There’s a lot to be said for the alternatives, like the way that Disneyworld operates. They go for 100%, doing things like repainting the horse posts every night while there are no guests in the park. You come back the next morning and it’s fresh and clean all over again. There’s a lot to be said for that. But, there’s a lot to be said for the authenticity that we are able to celebrate here.
With regards to the future of goodMRKT, we now have the ability to go into a community and give life to something that was part of the community before. We don’t have to find somewhere that was once retail space. What if we went to a great community and found an old restaurant that the community had loved? Maybe the restaurant was unfortunate and hadn’t been able to make it. We can go in and bring that beloved community restaurant back to life because it has the infrastructure of a coffee shop—we can bring the retail space into it.
I love that we’re able to step away from this very structured, very boxed-in world and have this freedom now. After all, we’ve all seen enough exposed brick walls to last a lifetime.Harry Cunningham, VP of Retail Brand Experience, Vera Bradley & goodMRKT
I love that we’re able to step away from this very structured, very boxed-in world and have this freedom now. We’ve all seen enough exposed brick walls to last a lifetime, so how do we do something that gives us that freedom? That’s why I hope this mindset stays around.
If you look forward, say five years, where do you hope goodMRKT will be?
Harry Cunningham: My first hope is that we’ll be within all the markets that want to embrace what we’re doing—and I think there are a lot of markets out there that want to do that. Beyond that, there are tremendous opportunities out there and I’m hopeful that we can continue to tell the stories of the founders that are creating these products.
We have a saying here at goodMRKT—good people, great products, and exceptional causes, all three have to come together. We have the opportunity to tell the stories of those good people of the great products of those exceptional causes. I’m honored that we get to do it, but it’s a big task that we have ahead of us.
I hope that we can continue to do more of it, but more than all of that, I hope that we are actually able to make a change in the way that people think and shop and act. It shouldn’t cost more for you to buy organic. It shouldn’t cost more for you to buy recycled. If we can start making an impact on things like that, then now we’re making real change.
For example, if we can start making an impact on helping women that are living on the streets, that have to work in the sex trade industry to care for their sisters who need care for breast cancer, then we’ll be making that real change we want to see.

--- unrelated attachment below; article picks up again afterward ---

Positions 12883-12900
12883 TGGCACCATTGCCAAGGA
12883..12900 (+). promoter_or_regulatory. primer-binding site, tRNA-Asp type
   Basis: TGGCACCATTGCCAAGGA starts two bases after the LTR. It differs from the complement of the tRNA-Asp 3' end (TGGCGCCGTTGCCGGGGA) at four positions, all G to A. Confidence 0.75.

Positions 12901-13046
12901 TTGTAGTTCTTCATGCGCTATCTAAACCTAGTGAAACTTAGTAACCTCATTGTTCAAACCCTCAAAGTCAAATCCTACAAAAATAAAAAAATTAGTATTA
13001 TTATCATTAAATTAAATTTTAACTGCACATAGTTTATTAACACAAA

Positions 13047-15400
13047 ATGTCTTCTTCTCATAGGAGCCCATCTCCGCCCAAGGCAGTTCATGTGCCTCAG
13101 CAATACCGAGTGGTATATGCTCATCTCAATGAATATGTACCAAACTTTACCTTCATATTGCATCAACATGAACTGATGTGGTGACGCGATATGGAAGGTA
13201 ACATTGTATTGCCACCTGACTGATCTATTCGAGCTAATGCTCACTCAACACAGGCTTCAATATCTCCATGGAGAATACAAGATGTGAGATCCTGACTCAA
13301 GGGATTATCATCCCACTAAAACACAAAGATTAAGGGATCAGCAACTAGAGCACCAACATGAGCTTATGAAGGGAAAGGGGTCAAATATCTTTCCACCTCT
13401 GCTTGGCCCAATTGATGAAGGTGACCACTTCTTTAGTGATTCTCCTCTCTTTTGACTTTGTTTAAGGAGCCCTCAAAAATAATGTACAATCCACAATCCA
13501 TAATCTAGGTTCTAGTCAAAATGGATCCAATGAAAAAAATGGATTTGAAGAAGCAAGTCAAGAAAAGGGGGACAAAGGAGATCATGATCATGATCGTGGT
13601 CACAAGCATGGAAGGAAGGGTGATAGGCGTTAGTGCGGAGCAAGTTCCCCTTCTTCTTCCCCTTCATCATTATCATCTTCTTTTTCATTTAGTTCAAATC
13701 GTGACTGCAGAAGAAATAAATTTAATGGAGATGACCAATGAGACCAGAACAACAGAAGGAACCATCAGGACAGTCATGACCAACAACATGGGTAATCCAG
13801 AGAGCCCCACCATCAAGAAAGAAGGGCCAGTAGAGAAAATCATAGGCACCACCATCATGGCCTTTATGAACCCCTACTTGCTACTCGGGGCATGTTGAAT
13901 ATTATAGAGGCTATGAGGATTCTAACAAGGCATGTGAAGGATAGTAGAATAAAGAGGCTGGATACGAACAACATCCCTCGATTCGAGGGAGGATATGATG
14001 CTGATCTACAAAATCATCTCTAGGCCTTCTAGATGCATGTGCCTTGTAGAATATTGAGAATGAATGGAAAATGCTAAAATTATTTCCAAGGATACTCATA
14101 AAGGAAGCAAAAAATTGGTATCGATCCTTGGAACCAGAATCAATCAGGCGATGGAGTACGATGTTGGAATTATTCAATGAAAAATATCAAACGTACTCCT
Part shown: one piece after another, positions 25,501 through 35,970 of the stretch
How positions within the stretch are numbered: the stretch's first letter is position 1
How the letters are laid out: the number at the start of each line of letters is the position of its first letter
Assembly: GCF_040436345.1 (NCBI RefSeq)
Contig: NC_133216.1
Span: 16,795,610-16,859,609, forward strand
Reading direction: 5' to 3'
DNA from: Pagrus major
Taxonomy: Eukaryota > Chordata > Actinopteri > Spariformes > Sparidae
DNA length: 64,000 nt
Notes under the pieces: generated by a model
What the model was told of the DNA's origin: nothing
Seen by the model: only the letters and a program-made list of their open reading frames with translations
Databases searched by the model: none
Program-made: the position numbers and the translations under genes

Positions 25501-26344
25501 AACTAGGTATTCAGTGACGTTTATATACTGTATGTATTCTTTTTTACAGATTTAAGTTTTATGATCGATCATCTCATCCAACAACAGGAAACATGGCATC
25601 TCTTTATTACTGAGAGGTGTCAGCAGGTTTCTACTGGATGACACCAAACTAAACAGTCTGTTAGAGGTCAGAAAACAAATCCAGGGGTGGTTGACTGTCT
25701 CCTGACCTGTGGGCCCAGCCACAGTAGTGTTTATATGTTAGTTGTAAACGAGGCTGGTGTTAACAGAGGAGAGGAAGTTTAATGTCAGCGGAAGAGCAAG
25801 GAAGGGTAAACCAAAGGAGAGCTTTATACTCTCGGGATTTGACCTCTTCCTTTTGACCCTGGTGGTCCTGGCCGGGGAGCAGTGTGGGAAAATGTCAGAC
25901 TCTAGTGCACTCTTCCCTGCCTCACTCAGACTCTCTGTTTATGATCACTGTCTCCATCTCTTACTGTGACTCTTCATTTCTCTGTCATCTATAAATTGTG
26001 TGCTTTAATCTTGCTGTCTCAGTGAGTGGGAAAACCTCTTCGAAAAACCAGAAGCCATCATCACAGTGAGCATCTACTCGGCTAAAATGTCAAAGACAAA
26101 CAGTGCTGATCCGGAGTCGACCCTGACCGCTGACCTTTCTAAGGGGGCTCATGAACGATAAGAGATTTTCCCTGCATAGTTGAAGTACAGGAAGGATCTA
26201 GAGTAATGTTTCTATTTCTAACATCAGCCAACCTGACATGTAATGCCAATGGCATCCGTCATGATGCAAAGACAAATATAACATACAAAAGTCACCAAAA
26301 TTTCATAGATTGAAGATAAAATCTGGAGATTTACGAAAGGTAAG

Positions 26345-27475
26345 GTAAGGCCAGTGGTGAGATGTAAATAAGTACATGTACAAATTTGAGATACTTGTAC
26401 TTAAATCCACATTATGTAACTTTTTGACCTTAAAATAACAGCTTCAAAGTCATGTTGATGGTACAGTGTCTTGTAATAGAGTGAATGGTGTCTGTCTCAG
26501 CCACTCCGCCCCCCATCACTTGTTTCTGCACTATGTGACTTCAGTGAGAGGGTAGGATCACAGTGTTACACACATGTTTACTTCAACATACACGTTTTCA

If we can make those kinds of changes, we’re doing real things. If we can save one person that is struggling with mental health challenges, if we can save one life—we’re winning.
If we feed a million more kids through the Feeding America program that Bella Tunno does, that’s a one for one. They’ve already fed six and a half million kids, but why are there six and a half million meals that were needed in the first place? And more importantly, how do we get rid of that? How do we get more clean water out there?
Forget the number of stores—I just hope we have stores everywhere that we need to be. I hope we get to be a part of as many communities as we can, communities that want us to be there.
Above all else, I hope the outcome we see is that we take capitalism out of things and actually use capitalism for a purpose that’s changing lives. That’s where I want us to make a difference.
Let’s get some people off the streets. Let’s get some people food. Let’s get some people shelter. Let’s get some people warm.
Forget the number of stores—I just hope we have stores everywhere that we need to be. I hope the outcome we see is that we take capitalism out of things and actually use capitalism for a purpose that’s changing lives. That’s where I want us to make a difference.Harry Cunningham, VP of Retail Brand Experience, Vera Bradley & goodMRKT
Your work is something that every merchant should strive to emulate. For those who want to help give back and ‘do good’, can you elaborate on how the process works? How do you figure out what particular changes you want to make in a particular community? Do you guys look actively look for like community partners, such as homeless shelters or women shelters?
Harry Cunningham: Yeah, I think it’s a double answer. First and foremost, we have a number of brands that are in the space with us, including brand partners that are already working with shelters.
Sackcloth & Ashes is a great example. They’re working with over 500 shelters nationwide. If you come to Fort Wayne and you buy a blanket from Sackcloth & Ashes here, you can actually leave your zip code with us and they will donate a blanket to a homeless shelter in your community that they’re working with.